Nate Zoebl
Nate Zoebl

Super Reviewer


There are many ways of calling a film bizarre. When it comes to independent ventures, it really can go back and forth from being accessible to a mainstream audience. With the release of this year's Sorry to Bother You, the film has a premise that may attract fans of comedy/drama, but, when this movie truly kicks into gear, it's really a toss-up whether or not it will sit right with you. For fans of the medium of film no matter how strange, Sorry to Bother You may just end up being one of the best movies of 2018 to date, as it is to myself. For all its quirks and strange twists and turns, here's why I can't recommend Sorry to Bother You enough if you're ready to explore a film that explores the weird side of cinema. Following Cassius Green (sort of set in an alternate reality to our own), he receives a job at a telemarketing company, where he discovers a new voice and is able to make a huge profit for himself. Propelling himself into greed and forcing his life to spiral into a metaphor that reflects the social issues of our daily lives, Sorry to Bother You represents the horrible side of our society while also managing to be an entertaining and eye-opening piece of filmmaking. The core premise is very easy to follow, but once the twist occurs, sending this film on a course that you'll either buy into or find too bizarre to comprehend, it's true message begins to reveal itself. This movie has one of the most surprising turns that I've been able to witness in quite some time. Not only is it visually shocking, but it also manages to be a slightly comedic aspect to the movie while also being a social commentary for the mature audiences, which is really just writer/director Boots Riley displaying his creative mind to the world. Being his directorial debut in the feature film category, I can't wait to see where his career goes next. I truly believe that he has the potential to create stories that will be loved by audiences on a yearly basis. Riley definitely has a knack for telling a great story, even in the subtlest of ways. Although I pretty much loved this film from start to finish, upon reflection I must say that the first act of this film goes suffer from pacing issues. I feel as though Sorry to Bother You is trying to set up a few elements at the beginning that may not land with some viewers, but that's only because it needs to be able to pay off in the final act, so it's acceptable. Still, I found myself enjoying the movie at first, but it took a while to really hook me. I feel that will happen with other viewers as well. That being said, when the film concludes, I do believe that viewers will look back on the movie as a whole and appreciate the first act more. For that reason, I can't say it's a true glaring error, but it is definitely worth mentioning. In the end, Sorry to Bother You mixes a few genres together to make one wacky ride of a film. There are visuals that will stun you, an over-arching story that will open your eyes to our ever-evolving society, and a quiet editing style that seamlessly takes you through the film with ease. This movie is absolutely not for everyone, especially due to the fact that the third act is very "out there," but, if you're prone to liking movies solely based on a good execution, regardless of how strange it becomes, then I can't recommend this movie enough. Sorry to Bother You is one of my favourites of 2018.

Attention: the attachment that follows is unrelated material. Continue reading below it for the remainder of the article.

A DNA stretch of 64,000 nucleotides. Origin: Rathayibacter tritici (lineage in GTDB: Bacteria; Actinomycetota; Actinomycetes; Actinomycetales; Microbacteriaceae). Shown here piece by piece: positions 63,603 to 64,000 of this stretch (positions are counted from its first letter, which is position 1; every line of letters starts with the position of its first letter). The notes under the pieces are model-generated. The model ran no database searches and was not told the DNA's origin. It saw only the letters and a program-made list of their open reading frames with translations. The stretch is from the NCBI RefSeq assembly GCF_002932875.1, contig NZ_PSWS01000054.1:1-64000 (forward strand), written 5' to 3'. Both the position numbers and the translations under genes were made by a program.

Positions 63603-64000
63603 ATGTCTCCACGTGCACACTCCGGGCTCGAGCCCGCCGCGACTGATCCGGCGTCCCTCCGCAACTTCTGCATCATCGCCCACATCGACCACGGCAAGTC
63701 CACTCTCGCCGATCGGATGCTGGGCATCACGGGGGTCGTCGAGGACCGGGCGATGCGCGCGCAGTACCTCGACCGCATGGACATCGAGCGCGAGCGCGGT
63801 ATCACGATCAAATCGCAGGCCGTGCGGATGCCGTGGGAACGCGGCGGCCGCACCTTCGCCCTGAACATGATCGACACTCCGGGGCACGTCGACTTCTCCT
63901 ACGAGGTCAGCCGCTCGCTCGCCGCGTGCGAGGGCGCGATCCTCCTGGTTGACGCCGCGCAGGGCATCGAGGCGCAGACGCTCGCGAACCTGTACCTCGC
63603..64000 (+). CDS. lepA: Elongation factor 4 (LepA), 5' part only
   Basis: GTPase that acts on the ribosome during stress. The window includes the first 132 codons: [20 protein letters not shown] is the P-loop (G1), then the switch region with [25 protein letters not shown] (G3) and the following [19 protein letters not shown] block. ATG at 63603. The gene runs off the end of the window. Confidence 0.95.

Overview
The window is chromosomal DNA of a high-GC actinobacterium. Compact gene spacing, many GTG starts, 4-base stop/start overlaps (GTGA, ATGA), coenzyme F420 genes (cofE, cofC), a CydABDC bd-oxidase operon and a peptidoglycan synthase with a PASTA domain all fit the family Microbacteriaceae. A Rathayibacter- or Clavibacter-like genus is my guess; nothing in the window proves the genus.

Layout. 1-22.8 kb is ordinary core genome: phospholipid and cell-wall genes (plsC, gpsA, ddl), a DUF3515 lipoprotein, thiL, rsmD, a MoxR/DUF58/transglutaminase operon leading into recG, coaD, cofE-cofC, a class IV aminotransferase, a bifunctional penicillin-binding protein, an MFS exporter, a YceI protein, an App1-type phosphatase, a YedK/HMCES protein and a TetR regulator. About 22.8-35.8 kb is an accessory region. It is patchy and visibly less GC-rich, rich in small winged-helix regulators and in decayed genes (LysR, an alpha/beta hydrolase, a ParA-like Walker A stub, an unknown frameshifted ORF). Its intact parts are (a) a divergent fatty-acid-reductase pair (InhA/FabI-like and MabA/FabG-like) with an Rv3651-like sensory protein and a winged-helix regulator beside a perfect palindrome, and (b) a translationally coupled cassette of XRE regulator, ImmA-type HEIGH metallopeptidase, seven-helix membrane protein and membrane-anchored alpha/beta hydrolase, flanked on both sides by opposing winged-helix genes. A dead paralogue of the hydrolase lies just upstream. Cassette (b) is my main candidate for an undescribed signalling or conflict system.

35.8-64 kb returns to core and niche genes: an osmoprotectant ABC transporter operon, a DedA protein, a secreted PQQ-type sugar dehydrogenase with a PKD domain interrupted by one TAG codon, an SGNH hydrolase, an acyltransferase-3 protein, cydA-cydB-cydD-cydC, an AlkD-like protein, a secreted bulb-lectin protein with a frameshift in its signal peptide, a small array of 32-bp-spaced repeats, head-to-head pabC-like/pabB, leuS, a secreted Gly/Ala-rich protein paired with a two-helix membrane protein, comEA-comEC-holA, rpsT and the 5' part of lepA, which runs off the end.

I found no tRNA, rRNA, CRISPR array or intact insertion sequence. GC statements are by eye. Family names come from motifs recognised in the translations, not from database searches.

KJ Proulx
KJ Proulx

Super Reviewer

THAT KITCHEN SINKING FEELING - My Review of SORRY TO BOTHER YOU (3 Stars) In 1970, Melvin Van Peebles directed a daring comedy called WATERMELON MAN in which a white protagonist wakes up black one day and experiences the world through fresh eyes. Fast forward to 2018 and I couldn't help but think about that film as I watched the auspicious yet flawed debut of Boots Riley's much more surreal SORRY TO BOTHER YOU. Lakeith Stanfield (GET OUT) plays Cassius Green, a jobless man in Oakland who lives in his relative's garage with his girlfriend Detroit (Tessa Thompson of DEAR WHITE PEOPLE). With mounting debt, he hilariously nabs a job at a telemarketing company, but money doesn't pour in when the people he calls hear a black voice. These sequences have a real charge as Cassius literally crashes in on the people he calls. One fortuitous day, his cubicle mate, Langston (Danny Glover) offers him the tip to boost his sales by speaking in a white voice. It would be funny if it were not true, and yet it's impossible not to laugh when David Cross' voice comes out of Cassius' mouth. Faster than you can say HOW TO SUCCEED IN BUSINESS WITHOUT REALLY TRYING, Cassius ascends the corporate ladder, well on his way to achieving a mysterious elite status. I loved the first act of this film and recognized that going off the rails felt like a fait accompli, but at a certain point, I grew tired of its surreal qualities. While a highly original satire, things get overstuffed and manic, much like latter day John Waters films such as A DIRTY SHAME. Sometimes you just want the hot water instead of the entire kitchen sink. Still, this is a film full of surprises, none of them spoiled here in any detail. Armie Hammer does a knockout job as a Corporate Leader/Monster, all bright smiles and evil intentions. Plus, it's fun seeing him snorting a huge line of coke (or something else perhaps) the likes of which haven't been seen since SCARFACE. Stanfield also does a tremendous job of keeping his character grounded, vulnerable and sweet despite the increasingly crazy tone of the story. Same goes for Thompson, who just can't help being one of my favorite new stars. Throughout, I kept thinking what this film would have been like had Riley chosen to keep things grounded in reality. It may not have been as visually fun as this, thanks to cinematographer Doug Emmett's vibrant work here. He typically has kept his work simple and earthy (ALEX OF VENICE and THE EDGE OF SEVENTEEN), so it's nice to see a talented person stretch themselves so well. But, the potency of the satire wore thin as things escalated to such frenetic levels. It reminded me a little of SOYLENT GREEN, although that film stayed as real as it could for as long as possible. SORRY TO BOTHER YOU commits to its nuttiness, for better or for worse. I'd say calm down Boots Riley, as I'd love to experience something a little more calm from this man full of anti-capitalist ideas, rage, hope, and yes, heart.

Glenn Gaylord
Glenn Gaylord

Super Reviewer